Baracco + Wright Architects

Rose House 2

North Fitzroy, VIC, Australia

James Lyall Smith

Project Type
  • Residential
  • North Fitzroy, VIC, Australia
Project Year
  • 2016
  • Rory Gardiner
Project Team
  • Louise Wright
  • Mauro Baracco
  • Catherine Horwill
  • Johnathan Ware
  • ATMA Builders
Landscape Architect
  • Amanda Oliver
  • North Fitzroy, VIC, Australia

The true beauty of the Rose House 2 by Baracco + Wright Architects is the ability of the architecture to bring a family closer together in a variety of ways.

The new house combines two residences in one volume. The renovated space now includes a 2 bedroom terrace type house for the adult children and a 3 bedroom + study house for the parents.

For this project theBaracco + Wright Architects team negotiated the complex site while hoping to create an enduring building with civic presence, extending the urban form of the historic Alfred crescent and also contribute to the typology of the wedge shaped buildings on similar sites throughout the inner suburbs of Melbourne. This triangular shaped site also allowed the architects to carry on their exploration of simple geometries.

The building is triangular in shape, filling the site, with a curved ‘point’ to the narrow south elevation. It takes cues from the many triangular shaped buildings found throughout the area with a simple geometrical form and a shallow front setback and reinterprets the brick historical buildings of its setting with some interpretation of rounded Art Deco geometry.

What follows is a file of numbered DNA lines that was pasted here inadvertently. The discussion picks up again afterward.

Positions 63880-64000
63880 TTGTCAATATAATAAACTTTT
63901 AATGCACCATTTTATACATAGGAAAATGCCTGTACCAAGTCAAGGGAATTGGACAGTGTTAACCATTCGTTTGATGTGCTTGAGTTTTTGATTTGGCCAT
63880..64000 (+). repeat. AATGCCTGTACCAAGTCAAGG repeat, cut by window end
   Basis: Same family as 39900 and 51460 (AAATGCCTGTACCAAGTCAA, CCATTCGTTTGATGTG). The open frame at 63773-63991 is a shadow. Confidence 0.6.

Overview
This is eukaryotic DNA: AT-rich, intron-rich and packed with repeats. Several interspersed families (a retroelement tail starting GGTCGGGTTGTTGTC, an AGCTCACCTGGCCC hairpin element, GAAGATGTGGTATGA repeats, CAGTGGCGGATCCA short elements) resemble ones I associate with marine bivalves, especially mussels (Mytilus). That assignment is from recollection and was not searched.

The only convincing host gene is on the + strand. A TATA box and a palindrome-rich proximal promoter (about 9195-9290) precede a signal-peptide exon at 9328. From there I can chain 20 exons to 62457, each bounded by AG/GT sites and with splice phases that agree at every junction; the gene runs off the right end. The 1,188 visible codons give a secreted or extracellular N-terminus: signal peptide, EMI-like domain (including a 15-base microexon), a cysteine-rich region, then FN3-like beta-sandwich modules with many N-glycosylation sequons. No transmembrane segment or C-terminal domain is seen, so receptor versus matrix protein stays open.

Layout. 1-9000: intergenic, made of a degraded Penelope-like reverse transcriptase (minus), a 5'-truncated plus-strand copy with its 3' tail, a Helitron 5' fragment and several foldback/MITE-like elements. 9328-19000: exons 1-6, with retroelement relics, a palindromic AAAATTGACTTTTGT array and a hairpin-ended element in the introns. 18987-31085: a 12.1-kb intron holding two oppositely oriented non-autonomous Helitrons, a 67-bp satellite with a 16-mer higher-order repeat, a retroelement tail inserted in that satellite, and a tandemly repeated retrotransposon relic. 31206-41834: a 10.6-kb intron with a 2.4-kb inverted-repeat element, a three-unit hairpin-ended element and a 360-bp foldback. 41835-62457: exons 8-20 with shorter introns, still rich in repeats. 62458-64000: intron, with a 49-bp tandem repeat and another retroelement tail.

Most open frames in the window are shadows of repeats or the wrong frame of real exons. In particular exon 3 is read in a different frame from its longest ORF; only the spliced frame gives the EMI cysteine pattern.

The program consists of a smaller house designed using the terrace typology – at just over 5 metres wide and 30 metres long – it continues the street pattern of the side street through its entry, setback and house type. The larger house faces the corner and it’s entry is literally the corner of the site. Although taking cues from the side street, the two houses are overall treated as one form.

The west facade is ‘solid’, punctuated sharply through few windows, presenting a ‘hard’ confident mass to the street. This condition disintegrates as the building moves around to its more intimate relationship with the reserve and busy street level (bike and pedestrian path) on the ‘softer’ east façade, where the materiality is a play of negative space, transparent mesh, pergola frames, reflection of trees in large windows and planting.

The form was also derived from the client’s desire to create interior spaces that generated privacy without detracting from the feeling of connectivity.

Both houses are open plan in design. In the larger house, the hit and miss brick work of the curved point creates a screened study, the undercroft space to the east creates a flexible outdoor yet sheltered space that mediates the ground floor living space to the reserve.

A roof deck sits discreetly within the roof line, taking advantage of an adjacent tree and adding to the varied type of outdoor spaces on offer.

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Rory Gardiner

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